Respecting Innate: Three Principles of Practice

Jun 21, 2018

By Tim Hall

The term Evidence-Based Medicine, aka Evidence-Based Practice (EBP) was first published in 1992. It has been heavily studied and implemented in many circles of research and professional practice. It is widely considered the gold standard for the quality of patient care within the medical community. There are three principles that constitute an EBP and they are 1) keeping up to date with leading high-quality research, 2) relying on the professional expertise of the clinician, and 3) respecting the client's values.

In a true EBP, the clinician will not merely rely on what they studied in school or what is profitable or trending. The mindful clinician keeps up to date about the latest research findings, the outlier studies, and the growing body of evidence that is useful to him or her. The clinician will also rely on his or her expertise that is based on experience, even when that conflicts with published research and guidelines. The attentive and empathic clinician also interviews and informs the client and takes into account what is of value to them before prescribing or administering treatment. These three principles integrate to ultimately produce high-quality client care.

The chosen descriptor for the BodyTalk System is Consciousness-Based Healthcare (CBH), or sometimes priority-driven practice. The differences and similarities between EBP and CBH are interesting to note.



All peer-reviewed, published research studies have limitations. Each study or analysis was for a specific population at a certain place and time using controlled, independent variables (as much as is possible), and they only measured a few dependent variables, which are evaluated to form conclusions and discussions for future research. A CBH approach is founded on the dynamic principle of Innate intelligence that is operating at this current moment, which is called the priority. It is not founded on circumstances, people, research variables or anything else that is or was factual or accurate at another place, another time and for another person. Priority at this moment is the principle driving force. This CBH process is categorically different and is, by nature, more difficult to study in a controlled research environment.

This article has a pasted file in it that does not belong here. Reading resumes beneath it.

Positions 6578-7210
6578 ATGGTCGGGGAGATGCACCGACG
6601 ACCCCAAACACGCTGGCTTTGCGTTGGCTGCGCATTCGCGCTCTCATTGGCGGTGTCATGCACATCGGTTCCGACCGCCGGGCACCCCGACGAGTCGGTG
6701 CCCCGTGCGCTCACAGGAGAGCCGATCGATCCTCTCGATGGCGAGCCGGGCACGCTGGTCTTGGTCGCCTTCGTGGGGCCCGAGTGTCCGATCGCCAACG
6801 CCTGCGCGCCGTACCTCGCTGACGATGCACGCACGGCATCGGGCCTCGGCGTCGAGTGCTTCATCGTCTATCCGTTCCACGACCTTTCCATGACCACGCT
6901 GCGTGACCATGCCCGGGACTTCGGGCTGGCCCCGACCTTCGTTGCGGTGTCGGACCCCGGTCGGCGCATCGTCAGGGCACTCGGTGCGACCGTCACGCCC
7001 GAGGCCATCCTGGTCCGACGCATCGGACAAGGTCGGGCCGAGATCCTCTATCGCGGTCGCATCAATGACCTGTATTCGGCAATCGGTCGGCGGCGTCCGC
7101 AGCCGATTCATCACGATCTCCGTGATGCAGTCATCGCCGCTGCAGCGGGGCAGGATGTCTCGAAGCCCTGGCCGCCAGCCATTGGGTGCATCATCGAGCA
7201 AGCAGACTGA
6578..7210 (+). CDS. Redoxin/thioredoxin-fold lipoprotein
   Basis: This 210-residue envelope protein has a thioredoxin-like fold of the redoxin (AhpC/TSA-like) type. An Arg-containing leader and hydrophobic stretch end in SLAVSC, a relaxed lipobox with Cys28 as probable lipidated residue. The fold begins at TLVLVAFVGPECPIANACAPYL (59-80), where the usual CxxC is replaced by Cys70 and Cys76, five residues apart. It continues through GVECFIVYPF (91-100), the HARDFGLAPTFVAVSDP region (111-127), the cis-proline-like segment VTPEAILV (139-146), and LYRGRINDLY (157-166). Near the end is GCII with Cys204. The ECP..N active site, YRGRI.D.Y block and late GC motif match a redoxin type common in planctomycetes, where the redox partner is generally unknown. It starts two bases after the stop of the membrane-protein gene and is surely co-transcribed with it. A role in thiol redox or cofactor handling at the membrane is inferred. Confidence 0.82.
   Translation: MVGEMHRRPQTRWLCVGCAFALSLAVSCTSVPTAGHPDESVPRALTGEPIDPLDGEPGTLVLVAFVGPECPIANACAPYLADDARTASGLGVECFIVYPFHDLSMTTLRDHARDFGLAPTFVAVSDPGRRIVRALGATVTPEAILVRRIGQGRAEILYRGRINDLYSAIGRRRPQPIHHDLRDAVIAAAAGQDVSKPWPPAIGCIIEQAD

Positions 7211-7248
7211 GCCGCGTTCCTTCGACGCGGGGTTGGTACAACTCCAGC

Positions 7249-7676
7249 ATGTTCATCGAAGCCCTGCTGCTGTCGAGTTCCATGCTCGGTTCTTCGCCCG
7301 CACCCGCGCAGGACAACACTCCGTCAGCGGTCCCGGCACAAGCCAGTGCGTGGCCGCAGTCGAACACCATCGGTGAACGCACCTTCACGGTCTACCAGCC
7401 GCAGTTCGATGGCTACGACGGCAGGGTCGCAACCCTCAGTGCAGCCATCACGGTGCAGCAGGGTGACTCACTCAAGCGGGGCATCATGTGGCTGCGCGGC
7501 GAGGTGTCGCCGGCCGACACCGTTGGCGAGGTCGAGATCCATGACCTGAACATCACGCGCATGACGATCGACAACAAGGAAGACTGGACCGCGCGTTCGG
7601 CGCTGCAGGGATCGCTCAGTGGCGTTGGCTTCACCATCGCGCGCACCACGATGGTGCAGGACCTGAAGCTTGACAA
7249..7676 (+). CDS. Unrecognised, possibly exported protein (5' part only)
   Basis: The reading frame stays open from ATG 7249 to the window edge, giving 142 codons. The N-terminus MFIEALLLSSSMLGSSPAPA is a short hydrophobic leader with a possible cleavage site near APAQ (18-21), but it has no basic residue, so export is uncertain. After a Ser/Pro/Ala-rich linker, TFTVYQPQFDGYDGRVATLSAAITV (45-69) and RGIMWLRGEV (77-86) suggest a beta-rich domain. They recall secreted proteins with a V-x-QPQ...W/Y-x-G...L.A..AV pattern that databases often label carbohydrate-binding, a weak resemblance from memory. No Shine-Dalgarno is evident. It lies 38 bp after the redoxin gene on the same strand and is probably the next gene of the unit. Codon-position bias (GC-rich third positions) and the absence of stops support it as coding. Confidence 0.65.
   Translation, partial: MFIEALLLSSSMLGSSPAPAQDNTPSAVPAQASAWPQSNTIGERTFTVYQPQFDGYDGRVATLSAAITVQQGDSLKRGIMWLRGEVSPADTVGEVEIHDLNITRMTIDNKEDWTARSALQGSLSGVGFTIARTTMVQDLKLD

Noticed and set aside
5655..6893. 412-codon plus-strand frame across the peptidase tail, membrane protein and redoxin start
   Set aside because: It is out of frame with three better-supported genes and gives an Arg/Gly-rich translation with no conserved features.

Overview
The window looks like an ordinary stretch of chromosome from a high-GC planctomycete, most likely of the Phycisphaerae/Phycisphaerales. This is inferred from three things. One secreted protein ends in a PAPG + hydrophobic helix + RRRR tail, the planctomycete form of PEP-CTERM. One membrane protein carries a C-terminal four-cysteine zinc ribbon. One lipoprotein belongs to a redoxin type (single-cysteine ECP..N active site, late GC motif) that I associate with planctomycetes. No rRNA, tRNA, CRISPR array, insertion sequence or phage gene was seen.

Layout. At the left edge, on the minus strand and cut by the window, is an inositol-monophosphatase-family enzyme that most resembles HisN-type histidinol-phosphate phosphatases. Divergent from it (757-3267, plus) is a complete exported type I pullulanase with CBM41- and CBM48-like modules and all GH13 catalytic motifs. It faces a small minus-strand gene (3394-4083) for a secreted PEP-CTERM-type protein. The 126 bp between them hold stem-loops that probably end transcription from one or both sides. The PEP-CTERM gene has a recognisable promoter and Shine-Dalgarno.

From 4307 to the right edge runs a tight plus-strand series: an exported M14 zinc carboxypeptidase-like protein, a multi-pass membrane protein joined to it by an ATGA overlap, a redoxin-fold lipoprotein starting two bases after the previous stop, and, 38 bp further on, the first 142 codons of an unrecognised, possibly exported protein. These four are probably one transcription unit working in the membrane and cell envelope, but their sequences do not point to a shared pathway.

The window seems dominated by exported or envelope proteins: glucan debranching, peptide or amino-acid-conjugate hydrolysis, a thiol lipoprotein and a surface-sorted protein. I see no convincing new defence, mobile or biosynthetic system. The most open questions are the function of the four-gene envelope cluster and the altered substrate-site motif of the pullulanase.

A CBH Certified BodyTalk Practitioner (CBP) follows priority but that does not imply that the CBP is anti-scientific. A CBP follows three parallel principles to EBP. As in EBP, the mindful CBP stays up to date on the latest and greatest relevant information, continues to study and learn, and conscientiously reflects on his or her own clinical and life experience. Most of all, the mindful CBP relies on common sense (as does a good EBP clinician), which could be considered the expression of the underlying three integrated principles.

Under both systems, client values are of the utmost importance. Neither research nor expertise are meant to negate a client's autonomy, relatedness and sense of self. A subtle difference lies in the understanding and approach of the practitioner. Values are to be respected. Belief systems are open for challenge – and this is often where priority and common sense must intersect to uphold values at the expense of belief systems. This ability to distinguish values from beliefs gently yet firmly often comes from experience and is heightened during a session when the practitioner is "in the zone." Respecting the guiding and inclusive principal of innate intelligence is perhaps the more artful aspect of a CBH practice. For further development of such insights, please refer to the IBA Life Science training courses.

All of this – EBP and CBH – have the end goal of improving the quality of client care within a professional practice. The scientific method has proven itself useful to humanity for many decades. There are other methods which, by definition, are not scientific but that does not imply they are any less useful or valuable. In some or many cases, a non-scientific method may be more useful, more valuable, and of a higher priority. In other situations, the scientific method and its useful findings and practical applications may be the needed factor – the priority. In all cases, let us remember that it is not about the practitioner's clinical results. It is about improving client care, which fortunately happens to be inclusive of clinical results, but not vice versa. Consciousness-based healthcare is all-inclusive to such an encompassing degree that priority may at times favor a non-CBH approach and still be the priority. Be a leader; follow Priority.

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